Deliberative and Spontaneous Cognitive Processes Associated with HIV Risk Behavior
Community and Global Health (CGU)
Community Health | Community Health and Preventive Medicine | Medicine and Health Sciences | Mental and Social Health | Psychiatry and Psychology | Public Health
Dual process models of decision-making suggest that behavior is mediated by a spontaneous behavior selection process or by a more deliberative evaluation of behavioral options. We examined whether the deliberative system moderates the influence of spontaneous cognition on HIV-risk behaviors. A measure of spontaneous sex-related associations (word association), a measure of deliberative working memory capacity (operation span), and two measures of sexual behavior (condom use and multiple partners) were assessed in a cross-sectional study among 490 adult drug offenders. Significant effects were observed among men but not among women in two latent interaction models. In a novel finding, the accessibility of spontaneous safe sex-related associations was significantly more predictive of condom use among men with higher working memory capacity than among men with lower capacity. These results have implications for the design of interventions to promote safe sex practices.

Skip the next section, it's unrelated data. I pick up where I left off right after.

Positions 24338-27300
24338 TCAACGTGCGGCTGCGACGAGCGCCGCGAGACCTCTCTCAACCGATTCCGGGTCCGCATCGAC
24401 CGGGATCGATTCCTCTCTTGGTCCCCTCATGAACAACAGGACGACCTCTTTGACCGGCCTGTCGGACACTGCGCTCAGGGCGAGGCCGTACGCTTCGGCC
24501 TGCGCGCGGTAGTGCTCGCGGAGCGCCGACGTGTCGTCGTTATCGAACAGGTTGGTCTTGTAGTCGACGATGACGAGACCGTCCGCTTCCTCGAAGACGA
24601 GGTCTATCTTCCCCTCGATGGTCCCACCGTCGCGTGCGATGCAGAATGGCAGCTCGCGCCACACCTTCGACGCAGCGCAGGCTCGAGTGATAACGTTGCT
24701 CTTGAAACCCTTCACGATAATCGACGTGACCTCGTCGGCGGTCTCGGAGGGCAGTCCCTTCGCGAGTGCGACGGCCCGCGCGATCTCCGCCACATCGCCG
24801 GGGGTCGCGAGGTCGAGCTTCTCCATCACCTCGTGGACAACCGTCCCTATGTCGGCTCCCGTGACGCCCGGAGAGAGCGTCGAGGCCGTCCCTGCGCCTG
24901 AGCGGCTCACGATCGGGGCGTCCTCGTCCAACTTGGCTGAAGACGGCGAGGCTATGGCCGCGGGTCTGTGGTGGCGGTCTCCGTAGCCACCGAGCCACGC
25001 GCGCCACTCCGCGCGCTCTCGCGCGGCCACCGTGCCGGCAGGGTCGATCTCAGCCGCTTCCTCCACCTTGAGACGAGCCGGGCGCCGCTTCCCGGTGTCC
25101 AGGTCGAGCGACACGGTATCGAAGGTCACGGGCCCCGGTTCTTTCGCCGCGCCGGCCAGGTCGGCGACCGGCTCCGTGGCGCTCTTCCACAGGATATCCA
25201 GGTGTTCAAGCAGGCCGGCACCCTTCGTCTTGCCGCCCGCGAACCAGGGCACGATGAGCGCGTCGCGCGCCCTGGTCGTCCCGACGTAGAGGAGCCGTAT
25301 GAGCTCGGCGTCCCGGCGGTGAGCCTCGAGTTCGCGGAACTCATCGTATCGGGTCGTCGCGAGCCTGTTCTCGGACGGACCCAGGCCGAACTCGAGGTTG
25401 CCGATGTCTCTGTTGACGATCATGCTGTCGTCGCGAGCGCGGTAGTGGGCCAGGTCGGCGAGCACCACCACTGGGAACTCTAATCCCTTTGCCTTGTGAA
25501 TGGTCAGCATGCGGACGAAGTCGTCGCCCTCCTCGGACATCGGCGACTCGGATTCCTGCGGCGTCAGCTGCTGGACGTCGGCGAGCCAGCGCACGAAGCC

© 2012 Springer Science+Business Media, LLC
Grenard, Jerry L.; Ames, Susan L.; and Stacy, Alan W., "Deliberative and Spontaneous Cognitive Processes Associated with HIV Risk Behavior" (2012). CGU Faculty Publications and Research. Paper 166.